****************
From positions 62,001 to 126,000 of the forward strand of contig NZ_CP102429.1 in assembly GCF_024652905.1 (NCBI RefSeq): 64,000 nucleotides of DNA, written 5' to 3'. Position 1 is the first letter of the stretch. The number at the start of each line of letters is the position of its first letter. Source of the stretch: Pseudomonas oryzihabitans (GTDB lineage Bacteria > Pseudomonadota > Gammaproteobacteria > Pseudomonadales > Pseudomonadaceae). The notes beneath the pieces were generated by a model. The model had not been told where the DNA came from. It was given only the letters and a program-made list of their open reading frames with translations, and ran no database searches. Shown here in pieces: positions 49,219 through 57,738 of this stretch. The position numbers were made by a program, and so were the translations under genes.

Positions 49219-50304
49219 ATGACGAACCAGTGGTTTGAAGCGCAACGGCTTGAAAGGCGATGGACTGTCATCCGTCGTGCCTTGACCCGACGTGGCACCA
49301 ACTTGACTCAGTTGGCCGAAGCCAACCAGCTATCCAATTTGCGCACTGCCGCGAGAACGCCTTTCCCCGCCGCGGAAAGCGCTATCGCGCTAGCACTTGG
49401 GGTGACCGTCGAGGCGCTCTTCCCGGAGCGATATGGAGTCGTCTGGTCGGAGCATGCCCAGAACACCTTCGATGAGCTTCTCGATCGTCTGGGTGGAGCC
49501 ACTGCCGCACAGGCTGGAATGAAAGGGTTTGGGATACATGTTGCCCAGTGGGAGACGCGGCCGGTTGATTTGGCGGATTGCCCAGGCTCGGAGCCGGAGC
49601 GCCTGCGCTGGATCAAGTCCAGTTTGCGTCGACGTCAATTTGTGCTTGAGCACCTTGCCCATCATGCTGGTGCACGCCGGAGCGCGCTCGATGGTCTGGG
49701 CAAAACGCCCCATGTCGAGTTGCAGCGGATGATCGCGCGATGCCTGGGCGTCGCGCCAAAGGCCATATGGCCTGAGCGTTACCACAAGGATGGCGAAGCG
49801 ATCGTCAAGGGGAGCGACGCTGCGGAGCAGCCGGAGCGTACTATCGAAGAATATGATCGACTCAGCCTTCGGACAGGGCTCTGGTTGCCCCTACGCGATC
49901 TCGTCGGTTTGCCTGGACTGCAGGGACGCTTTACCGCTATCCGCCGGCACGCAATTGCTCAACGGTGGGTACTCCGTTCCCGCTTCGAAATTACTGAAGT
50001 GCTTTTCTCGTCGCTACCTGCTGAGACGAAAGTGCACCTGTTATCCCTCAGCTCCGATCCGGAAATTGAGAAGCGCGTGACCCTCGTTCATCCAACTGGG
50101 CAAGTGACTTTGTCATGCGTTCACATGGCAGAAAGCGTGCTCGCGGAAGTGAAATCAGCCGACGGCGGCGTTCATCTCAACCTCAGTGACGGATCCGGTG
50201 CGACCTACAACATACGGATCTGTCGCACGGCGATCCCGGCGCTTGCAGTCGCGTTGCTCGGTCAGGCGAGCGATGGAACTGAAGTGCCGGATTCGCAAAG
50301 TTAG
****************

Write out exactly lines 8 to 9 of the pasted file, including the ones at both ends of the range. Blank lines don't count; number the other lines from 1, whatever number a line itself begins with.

49701 CAAAACGCCCCATGTCGAGTTGCAGCGGATGATCGCGCGATGCCTGGGCGTCGCGCCAAAGGCCATATGGCCTGAGCGTTACCACAAGGATGGCGAAGCG
49801 ATCGTCAAGGGGAGCGACGCTGCGGAGCAGCCGGAGCGTACTATCGAAGAATATGATCGACTCAGCCTTCGGACAGGGCTCTGGTTGCCCCTACGCGATC